Carbon pricing as a policy tool for lowering global warming emissions uses market mechanisms that can be in form of a fee on emitting or financial incentives to lower emissions. The created price signal shifts consumption and investment patterns, making economic development compatible with climate protection.
To address climate change, carbon pricing combines different instruments and approaches – fixed price assigned to carbon emissions (‘price-based) or emission limitations to a specific level (‘quantity-based). Carbon pricing can be explicit, as in set by external factors such as taxes, emission trading, or offset prices, or implicit and regulated through tailored internal approaches, such as in the cases of inter-company emission trading or internal shadow carbon pricing.
The report on Carbon Pricing possibilities in Armenia developed by the EU4Climate in November 2022, assesses carbon pricing possibilities, the potential, readiness and needs of Armenia with regard to the possible use of carbon pricing and identifies, assesses and proposes appropriate carbon pricing options for Armenia in the light of the domestic as well as regional and international context.
The suggested options for carbon pricing in Armenia are based on the national circumstances, country targets and abatement opportunities. The selection of the carbon pricing mechanism is based on mitigation potential, mitigation measures to access such potential, suitability of the carbon pricing mechanism to the mitigation measures, national priorities, and, last but not least, the capacity to implement the mechanism.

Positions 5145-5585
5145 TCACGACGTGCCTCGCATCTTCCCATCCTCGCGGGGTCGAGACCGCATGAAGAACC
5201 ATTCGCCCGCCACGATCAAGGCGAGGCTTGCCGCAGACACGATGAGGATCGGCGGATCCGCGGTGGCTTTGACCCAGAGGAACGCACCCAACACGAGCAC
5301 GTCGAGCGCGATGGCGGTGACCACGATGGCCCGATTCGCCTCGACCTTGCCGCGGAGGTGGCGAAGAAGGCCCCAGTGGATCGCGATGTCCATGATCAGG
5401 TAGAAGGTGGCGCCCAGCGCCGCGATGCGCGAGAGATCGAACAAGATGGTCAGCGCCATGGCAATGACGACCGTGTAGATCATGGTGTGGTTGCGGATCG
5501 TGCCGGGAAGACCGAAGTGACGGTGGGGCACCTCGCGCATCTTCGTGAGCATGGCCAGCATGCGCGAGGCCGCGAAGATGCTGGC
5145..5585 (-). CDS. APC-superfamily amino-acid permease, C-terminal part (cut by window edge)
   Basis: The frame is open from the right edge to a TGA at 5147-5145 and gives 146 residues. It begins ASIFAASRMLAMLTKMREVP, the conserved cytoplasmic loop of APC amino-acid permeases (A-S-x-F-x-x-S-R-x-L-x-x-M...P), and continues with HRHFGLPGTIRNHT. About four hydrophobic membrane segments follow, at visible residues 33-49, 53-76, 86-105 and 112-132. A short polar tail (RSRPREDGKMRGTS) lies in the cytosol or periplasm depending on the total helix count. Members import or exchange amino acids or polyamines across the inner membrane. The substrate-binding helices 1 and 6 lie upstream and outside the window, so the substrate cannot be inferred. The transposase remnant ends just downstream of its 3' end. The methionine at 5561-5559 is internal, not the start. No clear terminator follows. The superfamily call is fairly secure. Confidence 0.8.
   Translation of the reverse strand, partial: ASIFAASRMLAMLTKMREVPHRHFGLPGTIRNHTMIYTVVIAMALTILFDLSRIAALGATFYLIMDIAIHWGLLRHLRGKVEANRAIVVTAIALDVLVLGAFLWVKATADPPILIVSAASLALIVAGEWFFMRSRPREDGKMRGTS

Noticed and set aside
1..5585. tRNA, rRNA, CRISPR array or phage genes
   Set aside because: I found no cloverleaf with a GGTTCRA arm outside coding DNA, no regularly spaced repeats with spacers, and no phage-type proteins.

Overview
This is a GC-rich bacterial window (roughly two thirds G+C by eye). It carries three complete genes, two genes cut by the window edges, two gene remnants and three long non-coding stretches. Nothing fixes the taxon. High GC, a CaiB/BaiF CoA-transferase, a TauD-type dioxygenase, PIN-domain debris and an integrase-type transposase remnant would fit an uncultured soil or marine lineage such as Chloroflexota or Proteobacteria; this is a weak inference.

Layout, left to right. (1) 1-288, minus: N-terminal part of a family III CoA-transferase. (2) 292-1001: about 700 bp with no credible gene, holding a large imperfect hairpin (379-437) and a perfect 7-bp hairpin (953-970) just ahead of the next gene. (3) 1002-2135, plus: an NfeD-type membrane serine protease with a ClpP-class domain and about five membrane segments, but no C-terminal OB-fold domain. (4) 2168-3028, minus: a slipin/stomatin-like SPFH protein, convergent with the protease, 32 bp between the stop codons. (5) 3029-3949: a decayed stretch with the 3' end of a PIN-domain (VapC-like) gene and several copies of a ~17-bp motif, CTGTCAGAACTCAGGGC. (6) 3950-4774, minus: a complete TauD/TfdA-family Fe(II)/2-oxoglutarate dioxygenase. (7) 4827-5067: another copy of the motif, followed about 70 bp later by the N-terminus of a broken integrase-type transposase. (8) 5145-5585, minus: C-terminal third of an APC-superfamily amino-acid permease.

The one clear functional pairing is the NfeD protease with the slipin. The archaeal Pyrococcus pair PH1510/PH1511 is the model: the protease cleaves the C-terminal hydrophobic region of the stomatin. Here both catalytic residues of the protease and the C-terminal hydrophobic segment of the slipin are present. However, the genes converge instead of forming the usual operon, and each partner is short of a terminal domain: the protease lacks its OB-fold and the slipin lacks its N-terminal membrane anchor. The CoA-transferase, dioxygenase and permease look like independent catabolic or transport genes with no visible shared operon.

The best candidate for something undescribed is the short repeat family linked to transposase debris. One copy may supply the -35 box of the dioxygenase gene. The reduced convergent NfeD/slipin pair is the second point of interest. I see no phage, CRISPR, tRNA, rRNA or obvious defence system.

As far as carbon taxes typically cover direct emissions from the targeted sectors or subsectors and given Armenia’s economy-wide NDC, its climate policy has to apply a holistic approach encompassing overall emissions, particularly in key sectors and among key emission sources. Armenia’s GHG emissions come primarily from the energy sector, accounting for 66.7% of Armenia’s total GHG emissions. More specifically, electricity and heat generation represent the largest greenhouse gas mitigation potential. Transport is the second largest emitter largely reliant on fossil fuel. Both of these sectors are well-suitable for carbon pricing.
Taking into consideration the size of Armenia’s economy, and the readiness of its institutions and businesses, the selection of carbon tax (with a possible combination with domestic offsets scheme) is recommended, given the small number of potential installations, the possible difficulty in ensuring liquidity and lack of existing exchange-based trading for linked energy commodities.
In regard to the commitments or existence of promising regional markets, Armenia needs to consider primarily the obligations and possibilities relating to the European carbon market, European Union Emissions Trading Scheme (EU ETS) – the first major carbon market in the world and EU’s key tool for reducing greenhouse gas emissions cost-effectively.
Carbon trading or CO2-based carbon taxation and offsets would become possible with the introduction of installation-level Measurement, Reporting and Verification (MRV), a requirement according to the Comprehensive and Enhanced Partnership Agreement between the European Union and Armenia (CEPA. It could be also used as a tracking tool for the implementation of climate policies and measures, as well as prepare the country for the implementation of the European Carbon Border Adjustment Tax – placement of the carbon price on certain imports into the EU from third countries.